Most people visit Iceland to experience all the natural wonders. Visit the dramatic volcanoes, glaciers, waterfalls, lava fields, black sand beaches, geysers, and the mountains!
How about mixing all that with experience of a music festival with the locals. Even though Iceland has a small population we have numerous festivals to choose from.
Not everyone is familiar with Icelandic music? Maybe you have heard about our famousBjörk, Sigur Rós or Of Monsters and Men? In addition to them Iceland is buzzing with new and great artists. As far back as Icelandic history is recorded, music has played a major part in the nation’s culture and tradition of story telling.
On top of that, the capital, Reykjavík is known for being the perfect festival city. The small size makes it easy to walk between bars and different venues, making sure you don’t missing out on anything. The city is warm and welcoming with great nightlife and one main street filled with bars and pubs. Not to mention all the small and cozy villages in Iceland that throw annually their own music festivals.
The best part: Before you can remember what happened last night you are out in the nature exploring waterfalls, lava fields, volcanoes or maybe just relaxing in a natural hot spring somewhere!
So let the music take you to Iceland!
Music festivals in Iceland
Secret Solstice – The midnight sun festival
You have maybe heard about the midnight sun in Iceland. Because of how close Iceland is situated to the arctic circle, the nation gets the full on effect of seasonal changes on a unique scale. Winter comes with complete darkness but summertime brings bright nights with 24 hours of sunlight. As early as May and as late as August, Iceland’s nights are bright.
21st of June is the “longest day” of the year in Iceland and locals celebrate this as “summer solstice”. Some play golf during the night, some go hiking while others go skinny dipping in the cold Atlantic ocean.
The music festival Secret Solstice is for three entire days from 19th – 21st June, held outside on a green spot in Reykjavík. It is the only festival where you can party at a time when the sun never sets during the entire weekend. Close to the festival is a camp site so bring a tent for an unforgettable experience.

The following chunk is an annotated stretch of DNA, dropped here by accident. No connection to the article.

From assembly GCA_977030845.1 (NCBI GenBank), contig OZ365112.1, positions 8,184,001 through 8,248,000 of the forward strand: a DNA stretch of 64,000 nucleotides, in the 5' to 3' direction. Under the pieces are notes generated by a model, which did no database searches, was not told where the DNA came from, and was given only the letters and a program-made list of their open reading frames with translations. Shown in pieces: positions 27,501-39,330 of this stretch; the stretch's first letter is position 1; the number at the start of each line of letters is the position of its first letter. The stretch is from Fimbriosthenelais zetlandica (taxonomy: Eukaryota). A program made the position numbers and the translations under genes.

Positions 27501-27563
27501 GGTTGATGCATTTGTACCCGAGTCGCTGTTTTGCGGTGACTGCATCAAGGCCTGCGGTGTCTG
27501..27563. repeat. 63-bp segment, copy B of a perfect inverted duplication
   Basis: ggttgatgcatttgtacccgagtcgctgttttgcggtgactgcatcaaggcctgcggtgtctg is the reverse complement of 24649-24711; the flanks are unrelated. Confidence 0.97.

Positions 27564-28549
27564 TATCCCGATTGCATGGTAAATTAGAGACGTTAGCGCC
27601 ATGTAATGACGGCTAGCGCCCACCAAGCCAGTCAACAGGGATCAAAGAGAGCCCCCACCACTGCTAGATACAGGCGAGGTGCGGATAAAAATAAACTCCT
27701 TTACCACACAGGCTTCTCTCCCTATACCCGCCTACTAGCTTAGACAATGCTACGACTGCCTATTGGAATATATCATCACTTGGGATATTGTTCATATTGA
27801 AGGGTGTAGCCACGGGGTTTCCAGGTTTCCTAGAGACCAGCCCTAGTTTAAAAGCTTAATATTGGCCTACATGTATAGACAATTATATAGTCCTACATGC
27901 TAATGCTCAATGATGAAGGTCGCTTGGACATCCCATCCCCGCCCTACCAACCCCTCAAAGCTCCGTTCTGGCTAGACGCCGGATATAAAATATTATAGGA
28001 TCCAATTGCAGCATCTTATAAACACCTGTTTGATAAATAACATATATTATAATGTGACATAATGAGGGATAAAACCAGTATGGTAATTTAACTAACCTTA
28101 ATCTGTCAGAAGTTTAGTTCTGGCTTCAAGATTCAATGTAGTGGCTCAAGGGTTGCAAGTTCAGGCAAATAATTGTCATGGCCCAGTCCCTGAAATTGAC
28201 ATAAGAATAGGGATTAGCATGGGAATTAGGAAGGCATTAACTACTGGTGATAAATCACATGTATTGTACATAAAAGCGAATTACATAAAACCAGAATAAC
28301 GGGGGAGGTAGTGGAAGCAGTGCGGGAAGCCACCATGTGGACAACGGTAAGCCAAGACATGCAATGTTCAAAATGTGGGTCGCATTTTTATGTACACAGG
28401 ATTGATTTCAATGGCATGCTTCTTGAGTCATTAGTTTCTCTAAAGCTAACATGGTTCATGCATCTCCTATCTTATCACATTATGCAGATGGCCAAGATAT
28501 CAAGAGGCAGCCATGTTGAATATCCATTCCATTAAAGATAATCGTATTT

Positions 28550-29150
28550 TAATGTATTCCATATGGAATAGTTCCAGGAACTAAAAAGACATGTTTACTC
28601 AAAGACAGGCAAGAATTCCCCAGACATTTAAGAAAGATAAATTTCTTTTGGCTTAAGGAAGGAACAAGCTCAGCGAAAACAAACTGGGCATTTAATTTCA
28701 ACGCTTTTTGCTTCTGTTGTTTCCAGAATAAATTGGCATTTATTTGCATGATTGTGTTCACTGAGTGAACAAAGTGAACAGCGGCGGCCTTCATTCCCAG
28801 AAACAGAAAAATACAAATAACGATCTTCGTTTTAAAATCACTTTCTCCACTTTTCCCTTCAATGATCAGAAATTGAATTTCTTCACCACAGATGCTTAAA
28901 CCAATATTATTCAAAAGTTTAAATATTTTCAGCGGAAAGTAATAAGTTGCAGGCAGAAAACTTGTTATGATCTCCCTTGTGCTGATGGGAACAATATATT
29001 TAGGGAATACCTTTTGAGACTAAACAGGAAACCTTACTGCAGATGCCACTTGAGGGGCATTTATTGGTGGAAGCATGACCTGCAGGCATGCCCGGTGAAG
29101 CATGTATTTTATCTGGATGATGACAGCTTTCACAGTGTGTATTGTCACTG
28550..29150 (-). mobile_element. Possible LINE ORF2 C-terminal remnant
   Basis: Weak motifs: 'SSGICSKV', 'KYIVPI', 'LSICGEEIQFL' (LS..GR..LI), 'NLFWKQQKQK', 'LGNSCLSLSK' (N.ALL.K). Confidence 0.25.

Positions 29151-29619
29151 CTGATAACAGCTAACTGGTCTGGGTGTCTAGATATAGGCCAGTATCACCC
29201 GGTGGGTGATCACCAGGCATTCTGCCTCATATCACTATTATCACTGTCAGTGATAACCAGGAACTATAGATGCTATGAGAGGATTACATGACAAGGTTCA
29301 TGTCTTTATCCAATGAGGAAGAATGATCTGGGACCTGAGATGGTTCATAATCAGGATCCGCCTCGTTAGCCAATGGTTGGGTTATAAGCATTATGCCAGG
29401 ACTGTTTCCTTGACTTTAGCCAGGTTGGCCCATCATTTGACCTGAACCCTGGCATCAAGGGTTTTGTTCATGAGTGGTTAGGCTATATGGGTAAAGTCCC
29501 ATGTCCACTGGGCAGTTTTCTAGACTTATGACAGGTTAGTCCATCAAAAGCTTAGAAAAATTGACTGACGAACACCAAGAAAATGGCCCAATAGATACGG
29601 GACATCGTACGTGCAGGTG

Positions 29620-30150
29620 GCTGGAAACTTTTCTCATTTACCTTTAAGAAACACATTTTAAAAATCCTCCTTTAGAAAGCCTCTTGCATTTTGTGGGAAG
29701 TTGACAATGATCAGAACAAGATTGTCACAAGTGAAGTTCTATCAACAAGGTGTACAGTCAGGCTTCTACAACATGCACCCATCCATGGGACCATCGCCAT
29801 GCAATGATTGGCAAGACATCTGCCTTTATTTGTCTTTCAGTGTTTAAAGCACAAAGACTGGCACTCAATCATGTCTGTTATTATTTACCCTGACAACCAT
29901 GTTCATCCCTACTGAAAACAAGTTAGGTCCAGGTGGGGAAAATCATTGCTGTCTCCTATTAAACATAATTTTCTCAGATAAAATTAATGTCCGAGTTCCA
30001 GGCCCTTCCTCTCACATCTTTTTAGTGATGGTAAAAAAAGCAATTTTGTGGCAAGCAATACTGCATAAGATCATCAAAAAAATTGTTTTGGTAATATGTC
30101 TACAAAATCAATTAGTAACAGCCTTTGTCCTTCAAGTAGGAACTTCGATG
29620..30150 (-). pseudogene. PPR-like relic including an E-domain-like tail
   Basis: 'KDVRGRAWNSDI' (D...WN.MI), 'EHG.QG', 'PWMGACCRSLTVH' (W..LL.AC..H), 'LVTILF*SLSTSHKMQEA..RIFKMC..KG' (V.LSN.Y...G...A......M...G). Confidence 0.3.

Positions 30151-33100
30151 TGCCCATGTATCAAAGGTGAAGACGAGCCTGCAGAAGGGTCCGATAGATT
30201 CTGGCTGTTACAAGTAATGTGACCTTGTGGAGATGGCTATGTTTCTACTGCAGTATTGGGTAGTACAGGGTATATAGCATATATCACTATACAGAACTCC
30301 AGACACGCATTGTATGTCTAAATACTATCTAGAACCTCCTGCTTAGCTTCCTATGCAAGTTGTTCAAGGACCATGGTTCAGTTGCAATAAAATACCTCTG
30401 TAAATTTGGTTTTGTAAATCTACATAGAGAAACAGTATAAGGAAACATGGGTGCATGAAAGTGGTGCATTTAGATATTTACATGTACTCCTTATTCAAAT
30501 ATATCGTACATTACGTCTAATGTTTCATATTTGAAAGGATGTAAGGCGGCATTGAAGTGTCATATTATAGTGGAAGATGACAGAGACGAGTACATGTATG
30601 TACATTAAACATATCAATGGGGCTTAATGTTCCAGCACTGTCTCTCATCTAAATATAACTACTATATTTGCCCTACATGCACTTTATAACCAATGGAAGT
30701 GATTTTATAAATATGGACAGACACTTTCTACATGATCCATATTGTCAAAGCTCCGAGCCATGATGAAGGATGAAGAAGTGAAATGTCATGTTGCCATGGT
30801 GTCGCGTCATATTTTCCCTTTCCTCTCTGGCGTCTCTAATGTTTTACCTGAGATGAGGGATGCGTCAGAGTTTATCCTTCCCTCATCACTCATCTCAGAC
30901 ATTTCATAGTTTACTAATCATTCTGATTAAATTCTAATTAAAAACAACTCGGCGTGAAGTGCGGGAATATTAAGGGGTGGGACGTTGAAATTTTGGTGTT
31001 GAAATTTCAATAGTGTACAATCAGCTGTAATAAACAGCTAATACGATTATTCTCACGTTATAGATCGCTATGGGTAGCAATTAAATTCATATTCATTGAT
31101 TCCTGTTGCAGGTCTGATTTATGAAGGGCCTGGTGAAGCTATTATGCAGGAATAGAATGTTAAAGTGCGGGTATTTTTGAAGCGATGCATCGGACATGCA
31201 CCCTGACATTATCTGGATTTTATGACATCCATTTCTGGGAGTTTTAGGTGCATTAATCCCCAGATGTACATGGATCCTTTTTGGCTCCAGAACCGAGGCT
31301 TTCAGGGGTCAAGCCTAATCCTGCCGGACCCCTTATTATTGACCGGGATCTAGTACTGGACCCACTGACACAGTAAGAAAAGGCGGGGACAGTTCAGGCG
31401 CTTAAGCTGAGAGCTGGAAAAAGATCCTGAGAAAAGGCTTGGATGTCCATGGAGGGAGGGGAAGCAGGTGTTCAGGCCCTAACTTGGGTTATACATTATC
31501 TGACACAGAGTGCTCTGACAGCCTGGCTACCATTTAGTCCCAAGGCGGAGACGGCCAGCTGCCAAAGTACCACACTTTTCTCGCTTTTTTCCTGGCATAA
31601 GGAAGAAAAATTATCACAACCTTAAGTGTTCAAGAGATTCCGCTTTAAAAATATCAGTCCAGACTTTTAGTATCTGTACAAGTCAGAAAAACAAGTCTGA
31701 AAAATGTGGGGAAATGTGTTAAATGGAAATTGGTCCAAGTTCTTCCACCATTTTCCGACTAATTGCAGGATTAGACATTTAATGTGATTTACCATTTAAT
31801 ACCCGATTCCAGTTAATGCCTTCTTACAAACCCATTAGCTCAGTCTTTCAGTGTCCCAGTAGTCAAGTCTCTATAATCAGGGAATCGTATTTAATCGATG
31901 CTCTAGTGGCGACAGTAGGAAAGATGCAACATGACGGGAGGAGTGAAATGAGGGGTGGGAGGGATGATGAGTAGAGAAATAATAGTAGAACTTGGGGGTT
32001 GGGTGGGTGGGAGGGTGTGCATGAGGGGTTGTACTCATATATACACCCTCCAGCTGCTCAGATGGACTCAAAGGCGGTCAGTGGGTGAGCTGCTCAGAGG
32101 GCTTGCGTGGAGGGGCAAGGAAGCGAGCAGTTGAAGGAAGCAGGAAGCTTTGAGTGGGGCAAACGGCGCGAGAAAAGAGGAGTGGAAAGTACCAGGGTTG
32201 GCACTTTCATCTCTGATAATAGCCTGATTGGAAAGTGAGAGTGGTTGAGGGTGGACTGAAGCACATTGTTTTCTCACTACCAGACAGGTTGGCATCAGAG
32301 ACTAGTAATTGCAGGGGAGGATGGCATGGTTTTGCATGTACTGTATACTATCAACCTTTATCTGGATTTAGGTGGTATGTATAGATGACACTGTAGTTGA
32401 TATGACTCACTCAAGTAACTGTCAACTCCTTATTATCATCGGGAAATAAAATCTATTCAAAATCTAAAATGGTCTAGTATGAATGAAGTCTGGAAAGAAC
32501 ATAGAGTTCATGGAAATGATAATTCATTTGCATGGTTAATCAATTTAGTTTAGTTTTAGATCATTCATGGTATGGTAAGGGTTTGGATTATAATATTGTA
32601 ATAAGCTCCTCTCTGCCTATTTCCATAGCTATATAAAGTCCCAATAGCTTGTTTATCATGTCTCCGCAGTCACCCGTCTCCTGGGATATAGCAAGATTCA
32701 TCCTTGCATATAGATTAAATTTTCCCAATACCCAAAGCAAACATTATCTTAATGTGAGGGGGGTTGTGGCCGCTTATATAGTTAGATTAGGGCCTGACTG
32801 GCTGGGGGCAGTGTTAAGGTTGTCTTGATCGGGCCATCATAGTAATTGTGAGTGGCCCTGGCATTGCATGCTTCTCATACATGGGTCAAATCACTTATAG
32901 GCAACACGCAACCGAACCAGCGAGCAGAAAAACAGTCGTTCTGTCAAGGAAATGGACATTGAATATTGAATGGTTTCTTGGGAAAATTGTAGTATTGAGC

It showcases both established artists as well as exciting up-and-coming talent.
Iceland Airwaves is our most popular music festival and is held in the capital, Reykjavík. The festival takes place in the autumn or in early November where it spans five days (Wednesday – Sunday).
Iceland Airwaves, have become known for their ability to spot out new talent. It is listed as one of the premier annual showcases for new music, both Icelandic and international. Many bands that are big nowadays have performed at the festival before even being well-known.
So what’s the festival like? Think of the craziest party you’ve ever been to and multiple it by ten and continue like that for five days straight and you’ve some idea what the festival is like. It all happens in downtown Reykjavík and is spread over a plethora of venues that are all within ten minutes walking distance from one another, making it effortless to catch all the good stuff. Every pub in Iceland is quite tiny and you will hardly find any “nightclubs”. So for each event there can be limited space but that’s also what gives the festival such great vibe.
This year, 2015, the festival will be from the 4th until the 8th of November. The line-up has already been listed with great news that Björk will be performing.